Back in April of this year I purchased a stake in PTNX with proceeds from the sale of a water heater trust bought out by private equity. Today that stock, Printronix, was purchased by Vector Capital for $108M or $16.00/share. On an original purchase price of $13.80 I stand to make a gain of just under 16% on the purchase.
Two friends were ecstatic this morning when I called them to share the news, yet to me I was both disappointed and a little annoyed that another one of my closely followed stocks had come under the gun of M&A activity this year. While most investors would quickly book their profits and move on to the next opportunity, I found myself unimpressed. It’s not that I wasn’t happy with the premium over what I paid for the stock, but the fact that I am continuing to find myself with the problem of finding quality value in this market. So far this year my picks have either appreciated significantly & been sold into strength or bought out at substantial premiums. While an almost 40% gain is more than many investors could dream of, I’m also left with the problem of re-allocating cash to the remaining holdings at fair or high value OR sitting on cash until I find better opportunities.
The real problem is that I’m not finding the same type of value I have over the past 12-16 months. The MoS needed for initiating a position in a new holding is significantly higher than my risk tolerance and sitting at 25% makes me feel as though I’m missing opportunities elsewhere, but unable to figure out where those might be.
The market has also rebounded significantly in the face of much adversity, but just how quickly and with what ambition it has rebounded worries me. I’m not the type of investor to preach negative views about the doom & gloom of the markets perils it might possibly be facing. In all actuality, the market appears to be functioning beyond expectations. But there’s enough underlying concerns in a few areas to keep me cautious enough that we’re likely to experience what I stated earlier this year.
I expected a correction of the same magnitude as May of 2006 and we experienced that in August of this year. But when I ran my screens, pulled up my watchlist or checked my limit orders on specific names, I quickly realized that the pullback didn’t affect much of the quality companies in the market. We’re now likely to begin the classic fall run up in the markets that many are accustomed to taking advantage of. But while many are excited about the prospects of making gains to neutralize their losses from the summer, I look towards January & February with a lot of uneasiness.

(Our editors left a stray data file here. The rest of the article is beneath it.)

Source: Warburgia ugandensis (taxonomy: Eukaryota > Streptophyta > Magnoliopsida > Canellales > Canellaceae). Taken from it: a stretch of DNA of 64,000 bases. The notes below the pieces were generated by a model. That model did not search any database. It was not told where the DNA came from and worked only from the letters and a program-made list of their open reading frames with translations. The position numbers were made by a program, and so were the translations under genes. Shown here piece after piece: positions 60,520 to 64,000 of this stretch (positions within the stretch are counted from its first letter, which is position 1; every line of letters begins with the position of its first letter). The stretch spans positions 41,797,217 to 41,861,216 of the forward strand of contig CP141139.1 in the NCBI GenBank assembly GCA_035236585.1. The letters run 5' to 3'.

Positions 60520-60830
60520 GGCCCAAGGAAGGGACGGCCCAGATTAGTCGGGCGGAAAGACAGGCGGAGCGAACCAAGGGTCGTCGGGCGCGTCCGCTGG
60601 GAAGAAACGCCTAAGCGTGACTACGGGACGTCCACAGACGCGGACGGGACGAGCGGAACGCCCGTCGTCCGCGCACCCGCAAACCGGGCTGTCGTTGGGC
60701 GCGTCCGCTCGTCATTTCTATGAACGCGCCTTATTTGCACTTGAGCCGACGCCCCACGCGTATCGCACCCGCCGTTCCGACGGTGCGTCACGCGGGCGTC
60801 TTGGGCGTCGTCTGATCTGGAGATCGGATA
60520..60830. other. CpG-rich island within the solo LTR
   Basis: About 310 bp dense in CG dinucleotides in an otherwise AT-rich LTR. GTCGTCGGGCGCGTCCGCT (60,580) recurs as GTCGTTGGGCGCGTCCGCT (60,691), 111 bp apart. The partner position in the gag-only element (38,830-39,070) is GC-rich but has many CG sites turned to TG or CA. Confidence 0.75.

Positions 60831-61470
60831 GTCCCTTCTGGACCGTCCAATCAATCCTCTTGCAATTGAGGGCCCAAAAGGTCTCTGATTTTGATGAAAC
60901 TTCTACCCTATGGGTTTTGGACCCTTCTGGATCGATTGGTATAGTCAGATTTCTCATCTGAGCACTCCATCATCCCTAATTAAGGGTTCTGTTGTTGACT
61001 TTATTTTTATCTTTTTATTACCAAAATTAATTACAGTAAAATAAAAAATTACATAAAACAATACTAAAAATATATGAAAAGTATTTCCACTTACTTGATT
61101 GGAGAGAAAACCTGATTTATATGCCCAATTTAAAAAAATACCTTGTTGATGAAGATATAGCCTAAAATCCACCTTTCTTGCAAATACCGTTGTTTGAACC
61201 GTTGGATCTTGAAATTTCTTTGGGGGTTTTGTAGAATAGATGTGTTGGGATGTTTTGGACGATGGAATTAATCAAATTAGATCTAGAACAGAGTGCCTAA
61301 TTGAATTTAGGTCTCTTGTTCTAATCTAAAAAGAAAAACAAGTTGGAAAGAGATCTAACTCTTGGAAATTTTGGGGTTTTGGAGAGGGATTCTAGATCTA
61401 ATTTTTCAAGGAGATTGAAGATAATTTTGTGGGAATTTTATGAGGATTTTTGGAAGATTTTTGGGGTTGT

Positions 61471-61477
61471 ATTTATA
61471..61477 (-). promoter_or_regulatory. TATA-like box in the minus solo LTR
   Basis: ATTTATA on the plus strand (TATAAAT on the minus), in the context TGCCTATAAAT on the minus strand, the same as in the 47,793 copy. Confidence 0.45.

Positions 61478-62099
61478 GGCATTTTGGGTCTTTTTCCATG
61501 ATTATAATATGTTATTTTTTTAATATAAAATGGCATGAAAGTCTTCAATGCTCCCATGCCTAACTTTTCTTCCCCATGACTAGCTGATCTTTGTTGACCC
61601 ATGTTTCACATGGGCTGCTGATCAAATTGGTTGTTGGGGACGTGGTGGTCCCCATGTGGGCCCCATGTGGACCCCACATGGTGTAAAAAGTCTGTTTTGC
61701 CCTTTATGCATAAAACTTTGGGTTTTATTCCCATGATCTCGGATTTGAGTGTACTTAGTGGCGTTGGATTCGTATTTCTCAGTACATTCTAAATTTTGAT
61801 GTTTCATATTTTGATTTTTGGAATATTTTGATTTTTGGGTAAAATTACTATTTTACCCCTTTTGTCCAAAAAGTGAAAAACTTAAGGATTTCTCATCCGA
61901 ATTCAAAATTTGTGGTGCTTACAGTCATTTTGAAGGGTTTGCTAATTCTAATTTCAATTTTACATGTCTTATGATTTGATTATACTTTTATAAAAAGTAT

But value IS becoming more scarcer and needing more investigation to unearth it. There is always the option of injecting cash into existing holdings, but I then run the risk of increasing the allocation of some well beyond my own comfort level (some are already >5%).
Cash in hand is never easy to deal with because you’re always looking at others and saying to yourself “I could be them”. But at times like this, I’m glad that I’ve developed patience and the uncanny ability to trust my business instincts. The market doesn’t feel right to me and it’s even more troubling that I can’t tell you exactly why. The feeling is just there, it’s been there for a while and it’s not going away. Some people might think I’m being overcautious, too young to see the real behaviour of the market & where it’s going…but more often than not when I’ve gone against my instincts I’ve learnt the hard way.
I’m a little sad to see PTNX go so early, especially since through my research I saw such promise and potential in its management to grow the company and its valuation. Obviously Vector saw something others did or saw some advantage they could exploit by taking the company private. I just hope that my continued efforts to find value don’t put me into a position where I feel I NEED to make a purchase with idle cash just for the sake of using it.
I know I’ll continue to exercise caution and patience as I did with my DivG portfolio and the quality I picked up in August during the selloff. I’ve also realized that portfolio turnover may be something to concentrate on and finding companies with longer-term prospects than the ones I’ve concentrated on over the past year.